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Harvest 2014 Wine 3

Sonoma County Sustainability Initiative

In January 2014, Sonoma County Winegrowers (SCW), in partnership with Sonoma County Vintners (SCV), announced an ambitious goal to make Sonoma County the first 100 percent sustainable winegrowing region in the United States by 2019. “Sustainability has been an important part of our winegrowers' vineyard practices for generations, and we felt strongly about putting a stake in the ground to show our commitment to preserving agriculture in Sonoma County,” says Karissa Kruse, SCW president.
As an early step, SCW hired longtime winegrowing veteran Robert LaVine as sustainability manager to oversee its efforts and work side-by-side with growers to become certified. “We’re taking a triple-bottom line approach to sustainability that considers impact on the environment, people and the economic viability of the business,” he says. “Transparency is vital to our success, which is why we’re only accepting programs that include third party certification, such as the Code of Sustainable Winegrowing.”
Since making the announcement, SCW has garnered national attention and built tremendous momentum. Most of the county’s AVAs have committed resources toward ensuring they reach this goal. This fall, SCW will roll out a groundbreaking national advertising campaign to educate consumers on what it means to farm sustainably.

Everything in Moderation

The ancient Greeks had a wine glass to ensure the drinker’s moderation. If wine was poured above a certain level, the cup spilled its entire contents out of the bottom. It’s most often known as a “Pythagoras cup,” because its invention is credited to the great Greek mathematician and philosopher Pythagoras of Samos, best known for the Pythagorean theorem, which I’m sure we all remember from high school algebra.

Support for SSU

Sonoma State University’s Wine Business Institute (WBI) has, since its founding in 1996, carved a niche as the first academic program in the United States to offer degrees focused exclusively on the business aspects of the wine industry. Last year, more than 600 people from around the country studied at the institute, and professionals from a dozen countries have participated in its online programs.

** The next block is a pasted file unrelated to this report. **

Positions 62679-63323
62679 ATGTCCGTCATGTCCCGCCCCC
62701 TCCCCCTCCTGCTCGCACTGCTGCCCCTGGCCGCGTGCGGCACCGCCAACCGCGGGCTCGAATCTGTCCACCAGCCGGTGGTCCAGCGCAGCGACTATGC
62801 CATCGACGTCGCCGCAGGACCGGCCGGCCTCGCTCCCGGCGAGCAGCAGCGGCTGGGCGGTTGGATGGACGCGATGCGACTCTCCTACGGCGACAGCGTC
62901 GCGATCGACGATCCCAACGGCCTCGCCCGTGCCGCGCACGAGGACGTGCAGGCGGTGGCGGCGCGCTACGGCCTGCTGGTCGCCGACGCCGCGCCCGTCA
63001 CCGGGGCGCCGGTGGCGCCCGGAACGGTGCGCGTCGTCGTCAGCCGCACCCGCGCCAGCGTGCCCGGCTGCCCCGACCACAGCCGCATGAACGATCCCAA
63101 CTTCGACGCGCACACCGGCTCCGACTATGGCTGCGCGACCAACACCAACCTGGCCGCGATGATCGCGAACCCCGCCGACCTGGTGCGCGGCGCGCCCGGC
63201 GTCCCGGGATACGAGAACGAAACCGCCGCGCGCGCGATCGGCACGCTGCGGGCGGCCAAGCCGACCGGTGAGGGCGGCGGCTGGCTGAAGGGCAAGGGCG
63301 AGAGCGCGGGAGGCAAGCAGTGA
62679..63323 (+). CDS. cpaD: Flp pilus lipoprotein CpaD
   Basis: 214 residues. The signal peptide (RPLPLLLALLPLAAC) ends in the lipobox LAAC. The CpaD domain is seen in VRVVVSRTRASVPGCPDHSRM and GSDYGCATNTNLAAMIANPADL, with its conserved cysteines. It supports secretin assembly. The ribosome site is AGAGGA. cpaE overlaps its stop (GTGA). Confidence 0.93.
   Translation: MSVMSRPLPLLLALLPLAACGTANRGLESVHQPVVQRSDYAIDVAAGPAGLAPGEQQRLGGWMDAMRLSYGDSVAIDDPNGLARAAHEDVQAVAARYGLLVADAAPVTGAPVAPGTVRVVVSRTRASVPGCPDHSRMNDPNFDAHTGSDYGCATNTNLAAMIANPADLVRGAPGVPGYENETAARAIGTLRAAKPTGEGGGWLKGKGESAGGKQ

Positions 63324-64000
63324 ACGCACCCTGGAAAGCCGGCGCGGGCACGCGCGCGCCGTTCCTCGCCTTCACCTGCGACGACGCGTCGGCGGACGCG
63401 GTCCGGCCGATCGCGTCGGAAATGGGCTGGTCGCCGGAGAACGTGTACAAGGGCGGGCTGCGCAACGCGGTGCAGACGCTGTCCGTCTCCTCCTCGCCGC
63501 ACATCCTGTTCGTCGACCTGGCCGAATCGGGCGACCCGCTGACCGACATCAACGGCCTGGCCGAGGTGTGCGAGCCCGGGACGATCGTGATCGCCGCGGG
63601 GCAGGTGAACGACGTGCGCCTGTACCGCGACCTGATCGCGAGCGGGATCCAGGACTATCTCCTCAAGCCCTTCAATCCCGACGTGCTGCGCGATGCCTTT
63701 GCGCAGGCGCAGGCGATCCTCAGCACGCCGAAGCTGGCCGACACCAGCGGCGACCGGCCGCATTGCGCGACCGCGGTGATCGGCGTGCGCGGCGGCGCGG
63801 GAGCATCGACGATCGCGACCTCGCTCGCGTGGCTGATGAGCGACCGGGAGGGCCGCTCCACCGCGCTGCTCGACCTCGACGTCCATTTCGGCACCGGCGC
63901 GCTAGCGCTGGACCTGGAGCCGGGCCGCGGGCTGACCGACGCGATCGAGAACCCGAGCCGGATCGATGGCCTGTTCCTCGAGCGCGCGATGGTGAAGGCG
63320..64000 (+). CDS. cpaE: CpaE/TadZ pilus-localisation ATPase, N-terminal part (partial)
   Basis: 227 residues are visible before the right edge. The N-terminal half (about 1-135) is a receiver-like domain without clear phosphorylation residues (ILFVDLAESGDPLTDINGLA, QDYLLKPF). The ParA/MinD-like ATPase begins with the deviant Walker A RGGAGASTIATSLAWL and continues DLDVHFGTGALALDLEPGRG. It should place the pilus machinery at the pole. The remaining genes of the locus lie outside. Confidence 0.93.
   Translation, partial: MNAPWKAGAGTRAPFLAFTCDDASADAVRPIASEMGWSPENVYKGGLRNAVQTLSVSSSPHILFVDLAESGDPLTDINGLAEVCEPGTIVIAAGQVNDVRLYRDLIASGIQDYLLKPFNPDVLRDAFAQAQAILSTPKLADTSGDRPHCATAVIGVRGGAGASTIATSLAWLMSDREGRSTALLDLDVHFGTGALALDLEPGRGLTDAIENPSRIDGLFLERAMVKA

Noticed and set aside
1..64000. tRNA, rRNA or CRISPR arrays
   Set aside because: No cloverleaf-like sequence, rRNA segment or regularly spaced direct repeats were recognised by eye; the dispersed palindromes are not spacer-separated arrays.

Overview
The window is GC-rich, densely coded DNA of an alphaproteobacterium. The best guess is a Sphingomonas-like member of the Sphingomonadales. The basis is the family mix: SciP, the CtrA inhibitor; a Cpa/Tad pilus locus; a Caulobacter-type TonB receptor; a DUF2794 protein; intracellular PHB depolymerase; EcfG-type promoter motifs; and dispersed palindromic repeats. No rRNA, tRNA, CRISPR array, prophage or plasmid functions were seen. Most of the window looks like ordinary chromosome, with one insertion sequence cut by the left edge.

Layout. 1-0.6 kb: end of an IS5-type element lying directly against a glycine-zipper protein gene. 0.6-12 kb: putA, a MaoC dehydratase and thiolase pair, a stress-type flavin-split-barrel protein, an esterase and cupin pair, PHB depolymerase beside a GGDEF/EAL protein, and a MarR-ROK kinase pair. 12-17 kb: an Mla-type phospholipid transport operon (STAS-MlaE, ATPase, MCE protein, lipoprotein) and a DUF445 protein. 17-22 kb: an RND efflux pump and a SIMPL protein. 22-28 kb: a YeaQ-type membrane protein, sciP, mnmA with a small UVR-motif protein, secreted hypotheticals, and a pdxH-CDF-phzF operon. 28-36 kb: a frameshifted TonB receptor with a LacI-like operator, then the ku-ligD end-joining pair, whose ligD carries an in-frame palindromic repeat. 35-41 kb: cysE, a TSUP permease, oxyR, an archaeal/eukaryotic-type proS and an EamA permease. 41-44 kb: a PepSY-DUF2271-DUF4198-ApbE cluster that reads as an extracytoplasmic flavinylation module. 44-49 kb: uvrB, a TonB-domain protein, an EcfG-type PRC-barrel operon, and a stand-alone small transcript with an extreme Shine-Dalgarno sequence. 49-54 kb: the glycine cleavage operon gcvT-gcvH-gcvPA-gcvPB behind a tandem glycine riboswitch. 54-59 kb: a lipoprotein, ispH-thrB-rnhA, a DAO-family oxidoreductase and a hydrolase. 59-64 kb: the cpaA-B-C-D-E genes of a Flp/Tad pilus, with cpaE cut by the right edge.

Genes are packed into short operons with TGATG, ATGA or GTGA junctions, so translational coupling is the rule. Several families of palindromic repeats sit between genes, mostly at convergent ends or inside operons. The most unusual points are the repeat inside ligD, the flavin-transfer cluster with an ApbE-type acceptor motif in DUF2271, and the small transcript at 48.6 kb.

Local businesses tied to the wine industry have long supported WBI, but a few recent donations are making it possible for the long-term vision of a dedicated facility on the SSU campus to move closer to reality. In July, Marvin R. Shanken, editor and publisher of Wine Spectator magazine, announced a $3 million gift to the university, through the Wine Spectator Scholarship Foundation, to support construction of WBI’s new on-campus home, which will be named the Wine Spectator Learning Center.
In September, Young’s Market Company, a fine wine and spirits distributor based in California, made a $250,000 gift that will support completion of the Industry Boardroom at the new Wine Spectator Learning Center. Construction of the entire facility is expected to begin in late 2015, with completion projected for 2016.
Announcements on several other gifts were in the wings at the time of publication.


In this Issue

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Until there’s an emergency, you don’t give much thought to the trained professionals who work in our local dispatch centers. Dial 9-1-1 in the North Bay and you can count on reaching a h...

Todays Working Moms

For working mothers today, much of the stigma previous generations dealt with such as being viewed as unstable, unreliable, or not loyal in the workplace, are gone—having been replaced with em...

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